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This gay Egyptian man granted asylum has inspiring advice for LGBT refugees

Meka Beresford May 6, 2017
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A gay Egyptian man who has been granted refugee status in Canada has inspiring and important advice to other LGBT refugees.

23-year-old Samer Habib began his application in February after coming to the county five years ago, fearing that if he returned to his country his life would be put at risk because of his sexuality.

On Friday, his application came to a close and he was awarded with an answer that he and his boyfriend, Giovanny Penner, had been holding out for – he would be able to stay in the country.

The pair were “ecstatic” over the news.

“We started crying and we hugged each other,” Habib explained. “Everyone in the room started getting emotional.”

Although Habib has been granted refugee status, he has a message to other claimants who may be in the same situation as himself, as he credits a new set of “revolutionary” guidelines introduced by the Immigration and Refugee Board of Canada which offer guidance to judges on processing cases involving LGBT individuals.

Habib explained that the guidelines meant his case was treated with “respect”.

“I’m very optimistic for next cases to come that people are going to be treated fairly in terms of their claims, and with respect,” he said.

“And that’s what they should expect. Just because you’re a refugee claimant doesn’t mean you should be humiliated or degraded, but you deserve that level of respect from the decision-maker, and I’m glad to see that.”

Habibs lawyer, Bashir Khan, said the guidelines added another level of human rights to consider within refugee hearings.

“It really brings the concept of human rights right into an adjudicative refugee hearing that was perhaps not there [before] because it recognises and acknowledges the particular vulnerability that LGBTQ refugees face as opposed to straight people,” Khan said.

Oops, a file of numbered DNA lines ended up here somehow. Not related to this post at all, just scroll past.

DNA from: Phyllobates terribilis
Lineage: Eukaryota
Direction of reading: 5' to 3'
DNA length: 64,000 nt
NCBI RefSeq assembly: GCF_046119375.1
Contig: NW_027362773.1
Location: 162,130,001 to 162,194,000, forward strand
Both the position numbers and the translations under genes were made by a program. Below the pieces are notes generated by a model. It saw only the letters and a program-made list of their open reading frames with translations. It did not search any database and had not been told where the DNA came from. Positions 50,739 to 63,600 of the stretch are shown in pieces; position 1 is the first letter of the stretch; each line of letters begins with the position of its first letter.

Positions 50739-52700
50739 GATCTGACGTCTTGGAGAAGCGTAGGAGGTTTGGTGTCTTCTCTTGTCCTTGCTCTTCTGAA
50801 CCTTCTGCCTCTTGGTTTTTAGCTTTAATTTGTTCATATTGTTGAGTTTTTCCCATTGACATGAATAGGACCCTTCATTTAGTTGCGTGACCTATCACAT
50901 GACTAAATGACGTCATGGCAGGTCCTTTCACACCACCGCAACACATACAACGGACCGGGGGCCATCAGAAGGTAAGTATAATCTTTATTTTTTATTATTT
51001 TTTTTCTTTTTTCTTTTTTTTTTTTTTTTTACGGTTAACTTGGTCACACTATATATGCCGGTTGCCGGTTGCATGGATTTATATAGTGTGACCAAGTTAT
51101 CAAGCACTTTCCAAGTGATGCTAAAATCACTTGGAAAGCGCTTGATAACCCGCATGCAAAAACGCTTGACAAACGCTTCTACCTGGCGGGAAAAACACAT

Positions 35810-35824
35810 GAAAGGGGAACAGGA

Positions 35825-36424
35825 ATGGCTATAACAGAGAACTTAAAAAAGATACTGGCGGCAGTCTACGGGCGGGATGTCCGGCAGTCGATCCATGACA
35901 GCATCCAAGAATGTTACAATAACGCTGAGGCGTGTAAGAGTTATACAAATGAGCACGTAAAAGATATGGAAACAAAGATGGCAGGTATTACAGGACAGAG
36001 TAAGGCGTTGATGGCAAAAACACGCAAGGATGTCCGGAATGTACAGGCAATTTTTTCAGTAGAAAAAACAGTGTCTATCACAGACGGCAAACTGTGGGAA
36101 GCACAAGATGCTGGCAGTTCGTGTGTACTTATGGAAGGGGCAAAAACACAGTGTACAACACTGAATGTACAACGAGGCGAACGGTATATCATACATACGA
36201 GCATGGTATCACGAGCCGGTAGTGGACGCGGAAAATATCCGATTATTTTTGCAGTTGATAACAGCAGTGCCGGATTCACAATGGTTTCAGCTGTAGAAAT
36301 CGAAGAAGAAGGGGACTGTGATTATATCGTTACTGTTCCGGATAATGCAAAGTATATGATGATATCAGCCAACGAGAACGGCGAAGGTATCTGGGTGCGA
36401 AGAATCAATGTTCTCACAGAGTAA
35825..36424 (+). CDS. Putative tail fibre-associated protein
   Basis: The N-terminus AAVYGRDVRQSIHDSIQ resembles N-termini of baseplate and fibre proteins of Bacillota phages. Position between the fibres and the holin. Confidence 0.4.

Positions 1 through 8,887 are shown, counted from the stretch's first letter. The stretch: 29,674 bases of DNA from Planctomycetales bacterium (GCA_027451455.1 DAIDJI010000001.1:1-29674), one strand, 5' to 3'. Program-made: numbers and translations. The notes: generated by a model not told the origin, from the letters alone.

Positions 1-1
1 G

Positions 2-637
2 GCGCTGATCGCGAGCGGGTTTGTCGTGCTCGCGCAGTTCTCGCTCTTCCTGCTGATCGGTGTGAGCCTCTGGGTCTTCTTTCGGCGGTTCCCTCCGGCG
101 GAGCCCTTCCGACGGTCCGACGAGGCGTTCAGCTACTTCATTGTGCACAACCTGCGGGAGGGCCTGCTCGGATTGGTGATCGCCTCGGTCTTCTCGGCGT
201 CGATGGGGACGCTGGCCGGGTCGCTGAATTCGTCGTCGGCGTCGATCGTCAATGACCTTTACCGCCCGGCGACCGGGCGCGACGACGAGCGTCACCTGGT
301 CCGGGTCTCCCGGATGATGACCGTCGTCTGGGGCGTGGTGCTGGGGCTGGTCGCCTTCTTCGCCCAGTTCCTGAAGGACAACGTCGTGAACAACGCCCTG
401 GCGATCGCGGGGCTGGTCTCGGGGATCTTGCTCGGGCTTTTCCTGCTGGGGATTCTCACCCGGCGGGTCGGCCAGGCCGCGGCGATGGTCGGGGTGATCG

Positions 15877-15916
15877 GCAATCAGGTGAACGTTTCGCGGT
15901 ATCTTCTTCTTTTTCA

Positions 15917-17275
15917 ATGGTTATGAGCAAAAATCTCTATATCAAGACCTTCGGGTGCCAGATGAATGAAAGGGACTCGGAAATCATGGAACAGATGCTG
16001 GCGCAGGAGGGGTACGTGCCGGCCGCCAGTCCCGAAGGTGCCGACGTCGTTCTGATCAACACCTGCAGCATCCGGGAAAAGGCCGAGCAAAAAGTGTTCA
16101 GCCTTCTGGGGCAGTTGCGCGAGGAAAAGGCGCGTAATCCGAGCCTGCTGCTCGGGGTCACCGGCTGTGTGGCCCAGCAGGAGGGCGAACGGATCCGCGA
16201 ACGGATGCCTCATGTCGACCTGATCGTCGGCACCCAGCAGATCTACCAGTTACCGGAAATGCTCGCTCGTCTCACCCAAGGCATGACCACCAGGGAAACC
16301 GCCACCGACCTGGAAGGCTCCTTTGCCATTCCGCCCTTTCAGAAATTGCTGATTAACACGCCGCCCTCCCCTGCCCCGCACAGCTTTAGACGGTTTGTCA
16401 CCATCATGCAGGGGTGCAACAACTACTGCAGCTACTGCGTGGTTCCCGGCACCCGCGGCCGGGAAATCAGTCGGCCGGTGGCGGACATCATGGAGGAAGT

Habib added that he wants others facing the same application process to “have hope” and not give up.

“I’d like to say to other people in situations that might be like mine or similar, is that you just have to have hope,” he said. “Trust yourself. When I first started, I didn’t think that I was going to make it to this period, to the end, you know?”

He said that it was important to “trust” yourself, and not listen to those trying to sway you from applying.

“There’s so many struggles throughout the way, people will tell you at the very beginning that you shouldn’t be doing this, it’s not the right thing. But you have to trust yourself and trust your guts.”

His partner, Penne, added that “everyone should be themselves” because “love always wins”.

Penner explained: “I know they will be scared, of course. There will be people, of course, that won’t support them. But also there’s going to be a tremendous amount of people that will support them, and will still love them no matter what. So saying that, of course, I believe that love always wins, you know?”

Related topics: advice, Americas, Canada, Canada, Egypt, LGBT, refugee

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